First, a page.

Dynamic modeling of interstitial laser ...
|Title||Dynamic modeling of interstitial laser photocoagulation: Implications for lesion formation in liver in vivo|
|Author(s)||W. Whelan, D. Wyman|
|Journal||Lasers in surgery and medicine|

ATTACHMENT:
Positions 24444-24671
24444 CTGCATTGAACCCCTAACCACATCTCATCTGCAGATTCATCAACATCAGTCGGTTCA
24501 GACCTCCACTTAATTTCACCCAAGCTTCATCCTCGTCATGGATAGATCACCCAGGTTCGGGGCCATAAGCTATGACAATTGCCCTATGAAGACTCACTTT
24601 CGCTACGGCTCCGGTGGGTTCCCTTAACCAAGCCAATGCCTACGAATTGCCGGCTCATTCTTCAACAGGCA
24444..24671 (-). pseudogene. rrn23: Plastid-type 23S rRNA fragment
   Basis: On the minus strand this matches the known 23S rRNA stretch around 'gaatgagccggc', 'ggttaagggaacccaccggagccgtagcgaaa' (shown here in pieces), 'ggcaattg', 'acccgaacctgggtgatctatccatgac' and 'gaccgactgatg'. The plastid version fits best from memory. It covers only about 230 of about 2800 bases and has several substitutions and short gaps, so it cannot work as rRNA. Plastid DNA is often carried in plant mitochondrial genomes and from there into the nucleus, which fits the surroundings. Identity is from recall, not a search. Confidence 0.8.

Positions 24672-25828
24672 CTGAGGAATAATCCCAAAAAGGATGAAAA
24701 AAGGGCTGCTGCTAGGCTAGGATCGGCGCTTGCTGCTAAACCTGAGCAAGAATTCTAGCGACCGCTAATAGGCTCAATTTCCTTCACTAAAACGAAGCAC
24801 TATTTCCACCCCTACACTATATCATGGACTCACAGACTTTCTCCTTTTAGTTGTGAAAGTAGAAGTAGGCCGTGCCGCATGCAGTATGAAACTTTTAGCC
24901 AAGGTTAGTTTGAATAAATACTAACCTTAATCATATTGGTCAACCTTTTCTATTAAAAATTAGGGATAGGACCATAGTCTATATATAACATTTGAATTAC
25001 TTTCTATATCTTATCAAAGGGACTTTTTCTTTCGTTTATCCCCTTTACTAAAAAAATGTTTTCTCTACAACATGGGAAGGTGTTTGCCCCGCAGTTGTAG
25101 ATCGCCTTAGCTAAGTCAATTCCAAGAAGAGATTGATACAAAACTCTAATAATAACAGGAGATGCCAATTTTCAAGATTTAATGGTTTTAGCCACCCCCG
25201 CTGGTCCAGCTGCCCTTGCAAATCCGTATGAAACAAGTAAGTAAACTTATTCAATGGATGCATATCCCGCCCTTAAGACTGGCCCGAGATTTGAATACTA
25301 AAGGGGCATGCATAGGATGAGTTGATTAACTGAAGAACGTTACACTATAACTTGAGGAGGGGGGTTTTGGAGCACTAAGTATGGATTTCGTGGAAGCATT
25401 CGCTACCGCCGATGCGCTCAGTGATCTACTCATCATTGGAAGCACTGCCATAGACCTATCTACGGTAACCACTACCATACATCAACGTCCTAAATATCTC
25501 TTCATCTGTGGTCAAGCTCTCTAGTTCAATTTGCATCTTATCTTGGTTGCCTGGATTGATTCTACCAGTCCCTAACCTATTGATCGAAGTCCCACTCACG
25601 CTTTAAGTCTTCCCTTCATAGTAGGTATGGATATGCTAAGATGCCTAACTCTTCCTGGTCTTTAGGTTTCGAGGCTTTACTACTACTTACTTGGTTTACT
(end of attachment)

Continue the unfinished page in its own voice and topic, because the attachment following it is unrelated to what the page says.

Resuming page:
|Abstract||Background and Objective: Interstitial Laser Photocoagulation (ILP) is a minimally invasive cancer treatment technique, whereby optical energy from implanted optical fibers is used to therapeutically heat small, solid tumors. In this work, the potential of ILP without tissue charring is investigated. Study Design/Materials and Methods: Optical diffusion and bioheat transfer equations were used to develop dynamic models of interstitial laser heating in liver in vivo. Modifications in the optical properties due to tissue coagulation (T greater than or equal to 60 degrees C) were incorporated into the physical description. In addition, the effect of three different blood perfusion patterns on temperature distributions was explored. Model-predicted temperatures were used as an index for thermal damage based on an accumulated temperature injury (Arrhenius) model. Thermal. damage dimensions were determined with tissue temperatures constrained to remain below 100 degrees C, so as to minimize the potential for tissue charring and smoke production. Results: The model predicts that increases in scattering due to coagulation and choice of perfusion pattern affect substantially thermal damage dimensions. The results indicate that, for single fiber ILP at 2.55 W for 600 s, the maximum achievable thermal damage diameter in liver, without charring, is 9.6 mm. In addition, ILP performed with high-low power ramping may have an advantage over constant power treatments, in that, larger volumes of thermal damage can be realized earlier in an irradiation. Conclusions: For ILP performed with a single spherical emitting fiber, optimal irradiation parameters exist such that thermal lesions in liver up to approximately 10 mm in diameter can be induced while the maximum tissue temperature remains below 100 degrees C, avoiding tissue charring. (C) 1999 Wiley-Liss, Inc.|
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